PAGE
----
Nfld. & Labrador

Sled Case: Would you bet your safety on a GPS or traditional knowledge?

The old ways of navigating backcountry routes are worth respecting, but some snowmobilers are more inclined to put their trust in modern technology, writes snowmobiling columnist Jay Legere.
Rob Pilgrim relies on his GPS to navigate snowmobile routes in central Labrador. (Jay Legere/CBC)

There’s a place in Labrador that I like to visit on snowmobile.

It’s called Big River, and it’s about 60 kilometres east of Happy Valley-Goose Bay. There is more than one way to get there, and depending on what time of year it is, some routes are safer than others.

If you were to ask me today to guide you to Big River, I’d say no. I don’t know the routes well enough, even though I’ve travelled there about a half a dozen times.

When I go, I follow a man by the name of Jerry Dyson, who has been going there for decades. He has it all figured out. In fact, I’d trust him with my life if we were in trouble and got lost during a storm.

A device with a global positioning system has become essential for many backcountry snowmobilers. (Jay Legere/CBC)

There are a few reasons why I trust him. He’s a no-nonsense guy who takes the lead when there’s danger. He’s confident in his ability and he has traditional knowledge of the area that’s been passed down in his family.

Another reason I’d trust him: he has a GPS as a back up on his snowmobile.

I don’t recall ever seeing him use it, but he’s wise enough to know that it may save his life one day.

But knowing he has a GPS got me wondering: will that technology eventually kill traditional knowledge of old winter routes?

Don't forget the fundamentals

Rob Pilgrim is an avid snowmobiler who does a lot of GPS work and has programmed many devices.

“I know that the people that I’ve helped with the GPS, I’ve always explained to them that you cannot forget your fundamentals," he told me.

"You’ve got to have a [topographical] map with you if you are heading any significant distance away from town." 

Greg Wheeler, the president of the Grand River Snowmobile Club, agrees.

“If you are out in the country and your batteries die, how are you going to get home?" he said.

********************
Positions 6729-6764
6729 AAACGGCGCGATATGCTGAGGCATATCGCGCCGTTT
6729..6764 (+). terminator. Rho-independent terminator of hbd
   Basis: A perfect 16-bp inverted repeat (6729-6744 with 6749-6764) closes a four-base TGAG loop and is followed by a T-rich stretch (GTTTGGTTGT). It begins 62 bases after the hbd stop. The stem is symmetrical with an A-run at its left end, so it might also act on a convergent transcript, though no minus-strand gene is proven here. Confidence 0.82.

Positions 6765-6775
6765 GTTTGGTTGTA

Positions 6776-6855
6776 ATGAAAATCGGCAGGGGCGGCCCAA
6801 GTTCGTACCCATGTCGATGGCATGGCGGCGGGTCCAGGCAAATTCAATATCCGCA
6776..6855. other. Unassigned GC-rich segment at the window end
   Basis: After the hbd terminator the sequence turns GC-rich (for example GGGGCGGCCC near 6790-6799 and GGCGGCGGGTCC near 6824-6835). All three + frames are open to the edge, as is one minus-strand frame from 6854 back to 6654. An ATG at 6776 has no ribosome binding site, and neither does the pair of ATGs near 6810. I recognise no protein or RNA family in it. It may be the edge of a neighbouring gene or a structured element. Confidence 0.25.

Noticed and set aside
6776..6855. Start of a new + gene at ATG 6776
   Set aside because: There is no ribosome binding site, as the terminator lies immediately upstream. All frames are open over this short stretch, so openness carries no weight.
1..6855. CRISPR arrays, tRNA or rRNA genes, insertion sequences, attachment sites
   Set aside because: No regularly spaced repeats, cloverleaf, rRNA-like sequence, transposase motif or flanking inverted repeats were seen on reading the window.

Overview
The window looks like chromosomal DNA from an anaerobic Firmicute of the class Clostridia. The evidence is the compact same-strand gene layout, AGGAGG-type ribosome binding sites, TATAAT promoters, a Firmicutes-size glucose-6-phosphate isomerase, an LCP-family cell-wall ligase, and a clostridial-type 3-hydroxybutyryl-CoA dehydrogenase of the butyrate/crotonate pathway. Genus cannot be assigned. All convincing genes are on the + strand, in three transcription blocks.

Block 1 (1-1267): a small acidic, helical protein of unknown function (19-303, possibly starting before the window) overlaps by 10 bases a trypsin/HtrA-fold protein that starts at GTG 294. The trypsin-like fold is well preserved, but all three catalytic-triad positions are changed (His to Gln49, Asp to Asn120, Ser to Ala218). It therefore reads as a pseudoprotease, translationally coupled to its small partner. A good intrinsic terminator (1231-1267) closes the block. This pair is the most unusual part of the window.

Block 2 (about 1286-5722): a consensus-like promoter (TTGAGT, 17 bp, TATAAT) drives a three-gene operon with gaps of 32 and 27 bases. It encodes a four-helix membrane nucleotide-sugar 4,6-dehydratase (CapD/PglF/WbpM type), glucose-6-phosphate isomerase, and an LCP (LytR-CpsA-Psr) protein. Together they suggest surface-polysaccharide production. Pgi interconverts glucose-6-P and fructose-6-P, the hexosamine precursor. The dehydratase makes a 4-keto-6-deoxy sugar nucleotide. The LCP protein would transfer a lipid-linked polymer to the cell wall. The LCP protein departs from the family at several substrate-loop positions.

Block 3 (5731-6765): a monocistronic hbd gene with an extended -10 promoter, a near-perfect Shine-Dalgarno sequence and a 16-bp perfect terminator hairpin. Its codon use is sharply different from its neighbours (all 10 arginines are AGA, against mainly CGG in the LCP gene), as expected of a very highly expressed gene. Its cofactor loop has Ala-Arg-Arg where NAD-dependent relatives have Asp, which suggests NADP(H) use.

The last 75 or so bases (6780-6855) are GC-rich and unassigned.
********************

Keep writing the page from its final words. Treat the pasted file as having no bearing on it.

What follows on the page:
"It’s no good having a GPS to tell you how to get somewhere if you don’t know the lay of the land.”

Sounds like great advice. However, if faced with an emergency, both Pilgrim and Wheeler say they’d choose the person with the GPS to get them home over the person with traditional knowledge.

“I have trusted my life with GPS for the last 10 years, and I’m not going to stop now,” said Pilgrim.

“I put a lot of trust in electronic equipment.” Wheeler said. 

"I deal with it on a day-to -day basis." 

The way to Big River

I have never used a GPS, but that will soon change. I am getting one this winter and I am very excited about the possibilities. The first thing I want to do is map out the route to Big River.

That way if I am ever asked to lead the way, I can rely on my electronic equipment to get us there safely.

But I can tell you now that if I was ever stuck in a blizzard and my GPS said go left, and Jerry Dyson said we are going right, I’d turn off my device and follow him.

I have seen the power of traditional knowledge on the land; it is more than impressive.

I am not sure how much I will retain when it comes to learning all the old winter routes in Labrador, but I do know that I should do my best to be a part of tradition now, before we all become glued to the little screens guiding our way.


Jay Legere is a social media presenter in Yellowknife, N.W.T.